While coaching was not part of his original plans, Lassiter had always been a strong student of the game and an excellent communicator, and the evolution was natural. In 2005 he joined Austin United Capitals in Texas as the club’s Director of Coaching. It was while coaching there that he first came into contact with Noah Gins, Director of Coaching at Albion Soccer Club in San Diego.
Every year Gins takes a group of players to Brazil, and one of the boys on Lassiter’s team that year had caught his eye. “I was at Surf Cup with my team back in ’08 and I got a call from Noah. I guess he had seen my team play and seen my son play and he inquired about one of the players on the team.” Lassiter remembered. At the time Gins did not know that the young standout was Lassiter’s son Arial.
“We kept talking and I finally told him that Ariel was my son, and from there we just kept talking,” said Lassiter. The two coaches soon found that they had much in common in their philosophy and methodology. Gins brought Lassiter out to San Diego to observe and participate in a few training sessions.
“We just kept talking and all of a sudden Noah just made it happen,” Lassiter recalled. “I left Austin, Texas, and came to work for Albion.”
Coaching has changed by leaps and bounds in the years since Lassiter was a youth in YMCA. While it was still competitive, back then it was much less structured than it is today. He recalls that he never had a truly experienced coach until he was about eleven years old. “It probably wasn’t as ruthless as it is today,” admitted Lassiter, pointing out what sometimes becomes over-involvement by parents and board members in the daily running of clubs and teams.
“I know that’s hard, and I know parents want to be so involved in what the kids are doing – and they should be involved, but to a point,” said Lassiter. “I think a lot of them over-influence and they don’t let the coach and the player really understand each other.”
Lassiter sees that understanding between coach and player to be an important element in development. He believes that players need to feel comfortable and confident enough to go to the coach for advice on their playing ability.
Unfortunately, when parents are over-involved in the player’s development it inhibits that understanding. Parents take over the communication, occasionally interpreting things differently than the player might. Then the parent decides to take the player to a different club rather than allowing the child to work things out on his or her own.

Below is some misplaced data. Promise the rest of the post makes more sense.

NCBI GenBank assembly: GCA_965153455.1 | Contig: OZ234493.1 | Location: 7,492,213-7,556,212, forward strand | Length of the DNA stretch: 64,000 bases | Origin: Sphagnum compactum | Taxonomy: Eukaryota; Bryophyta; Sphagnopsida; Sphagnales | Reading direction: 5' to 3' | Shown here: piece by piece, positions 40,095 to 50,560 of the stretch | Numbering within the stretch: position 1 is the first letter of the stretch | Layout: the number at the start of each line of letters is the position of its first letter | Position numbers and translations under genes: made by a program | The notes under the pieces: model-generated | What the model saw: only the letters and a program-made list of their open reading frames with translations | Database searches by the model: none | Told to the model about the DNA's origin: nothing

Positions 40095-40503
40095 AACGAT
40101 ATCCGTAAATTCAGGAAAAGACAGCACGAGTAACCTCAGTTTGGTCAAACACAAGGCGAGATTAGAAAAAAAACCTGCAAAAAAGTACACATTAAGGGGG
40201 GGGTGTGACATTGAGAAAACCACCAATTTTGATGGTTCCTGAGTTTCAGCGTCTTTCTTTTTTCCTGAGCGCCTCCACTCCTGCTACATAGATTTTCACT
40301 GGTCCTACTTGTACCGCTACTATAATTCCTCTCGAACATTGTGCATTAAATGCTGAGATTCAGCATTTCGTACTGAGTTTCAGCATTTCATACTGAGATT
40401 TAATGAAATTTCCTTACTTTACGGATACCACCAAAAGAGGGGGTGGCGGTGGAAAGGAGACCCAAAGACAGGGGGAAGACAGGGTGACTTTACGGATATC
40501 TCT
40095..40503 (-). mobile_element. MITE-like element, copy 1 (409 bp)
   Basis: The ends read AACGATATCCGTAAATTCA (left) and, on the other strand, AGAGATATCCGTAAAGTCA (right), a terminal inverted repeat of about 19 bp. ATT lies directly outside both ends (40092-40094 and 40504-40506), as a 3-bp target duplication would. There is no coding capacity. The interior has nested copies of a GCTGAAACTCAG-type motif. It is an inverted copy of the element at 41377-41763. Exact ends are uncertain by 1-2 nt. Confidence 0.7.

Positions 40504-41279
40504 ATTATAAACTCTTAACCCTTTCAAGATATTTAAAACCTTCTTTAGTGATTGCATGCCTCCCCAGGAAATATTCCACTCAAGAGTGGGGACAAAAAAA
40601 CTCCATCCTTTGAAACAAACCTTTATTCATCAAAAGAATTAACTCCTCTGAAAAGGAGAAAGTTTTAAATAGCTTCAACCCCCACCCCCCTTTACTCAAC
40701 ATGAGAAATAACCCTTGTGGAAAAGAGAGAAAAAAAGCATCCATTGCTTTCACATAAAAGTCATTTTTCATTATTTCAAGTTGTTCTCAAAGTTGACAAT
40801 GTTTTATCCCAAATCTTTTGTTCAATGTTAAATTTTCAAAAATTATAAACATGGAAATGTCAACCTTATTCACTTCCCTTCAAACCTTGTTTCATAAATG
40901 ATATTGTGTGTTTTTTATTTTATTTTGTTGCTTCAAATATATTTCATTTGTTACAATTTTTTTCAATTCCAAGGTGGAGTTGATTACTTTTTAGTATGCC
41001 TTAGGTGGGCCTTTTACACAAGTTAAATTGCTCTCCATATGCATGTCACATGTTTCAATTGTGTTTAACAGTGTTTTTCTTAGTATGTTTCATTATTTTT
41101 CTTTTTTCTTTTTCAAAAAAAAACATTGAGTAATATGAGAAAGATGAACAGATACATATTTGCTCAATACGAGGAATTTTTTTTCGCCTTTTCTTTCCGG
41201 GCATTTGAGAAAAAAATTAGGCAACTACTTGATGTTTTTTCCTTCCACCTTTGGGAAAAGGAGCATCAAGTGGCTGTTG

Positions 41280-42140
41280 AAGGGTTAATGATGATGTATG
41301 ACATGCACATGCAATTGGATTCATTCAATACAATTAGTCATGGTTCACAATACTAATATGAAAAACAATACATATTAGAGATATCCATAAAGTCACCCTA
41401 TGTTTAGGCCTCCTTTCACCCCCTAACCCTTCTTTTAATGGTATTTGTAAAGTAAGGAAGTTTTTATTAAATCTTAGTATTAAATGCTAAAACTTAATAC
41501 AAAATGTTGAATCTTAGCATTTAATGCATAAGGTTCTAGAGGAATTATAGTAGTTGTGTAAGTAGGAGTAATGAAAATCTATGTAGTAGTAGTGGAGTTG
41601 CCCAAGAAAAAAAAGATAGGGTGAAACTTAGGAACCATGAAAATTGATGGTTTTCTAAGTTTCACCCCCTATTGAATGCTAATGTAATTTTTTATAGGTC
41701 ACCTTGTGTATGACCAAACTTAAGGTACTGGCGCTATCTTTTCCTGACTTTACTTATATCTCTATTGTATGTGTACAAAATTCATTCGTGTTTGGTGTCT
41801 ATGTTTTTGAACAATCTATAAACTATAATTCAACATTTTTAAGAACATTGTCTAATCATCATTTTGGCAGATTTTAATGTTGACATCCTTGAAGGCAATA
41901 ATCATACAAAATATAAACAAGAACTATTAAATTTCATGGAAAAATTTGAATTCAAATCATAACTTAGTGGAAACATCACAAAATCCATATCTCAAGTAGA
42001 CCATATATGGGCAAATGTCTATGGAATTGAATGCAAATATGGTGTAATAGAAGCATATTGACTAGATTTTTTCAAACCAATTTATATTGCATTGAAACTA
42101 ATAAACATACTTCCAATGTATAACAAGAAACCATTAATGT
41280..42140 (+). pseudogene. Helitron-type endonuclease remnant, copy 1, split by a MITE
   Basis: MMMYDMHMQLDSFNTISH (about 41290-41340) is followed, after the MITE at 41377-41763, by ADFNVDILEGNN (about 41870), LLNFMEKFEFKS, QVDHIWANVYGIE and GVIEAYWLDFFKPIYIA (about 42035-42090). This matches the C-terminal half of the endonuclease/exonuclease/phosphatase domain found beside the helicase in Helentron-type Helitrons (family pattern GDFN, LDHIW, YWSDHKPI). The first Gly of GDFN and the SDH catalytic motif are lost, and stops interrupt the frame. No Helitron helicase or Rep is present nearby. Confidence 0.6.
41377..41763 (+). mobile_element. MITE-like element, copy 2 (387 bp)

“I think we get too many people who are extremely involved and then it becomes very political,” said Lassiter. “Decisions are made at that point that are not in the best interest of the player, which is the wrong way to go. It should always be in the best interest of players.”
What has changed for the better is the level of coaching players get, even at the earliest ages. “The kids are having better coaches now,” Lassiter explained, “and coaches are teaching players the fundamentals of the game earlier and knowing the importance of that.”
Lassiter believes that the goal of the coach should be to help players develop the skills and abilities they need to take their game as far as they possibly can.
Rather than the emphasis on winning, which he sees all too often, the focus should be on developing the tools players can use when they move into high school and college, or even on to a professional career. “I think if they had the tools that could help them go on to that next level, they would be better off,” he said.
In order to help players develop both the tools they need and the passion for the game that will propel them to the next level, Lassiter presents an annual summer camp.
In these camps, Lassiter provides a less-structured environment where there is an emphasis on creativity and playing for enjoyment as well as success. To help participants make the same passionate connection he had growing up, Lassiter invites former teammates and other soccer greats to his camp.
“Every camp I’ve had I bring in a World Cup player because I need players to be able to relate,” said Lassiter, who brought LA Galaxy forward Edson Buddle to the 2012 camp. “I think having players like Cobi Jones, Frankie Hejduk, Chad Deering, Mia Hamm and Edson Buddle come out to be involved in your camp will help players start to decide what they want to do.”
Throughout his career, Roy Lassiter has proven himself a winner both as a player and a coach. With his dedication, skills and connections, Albion has one more reason to stand proud.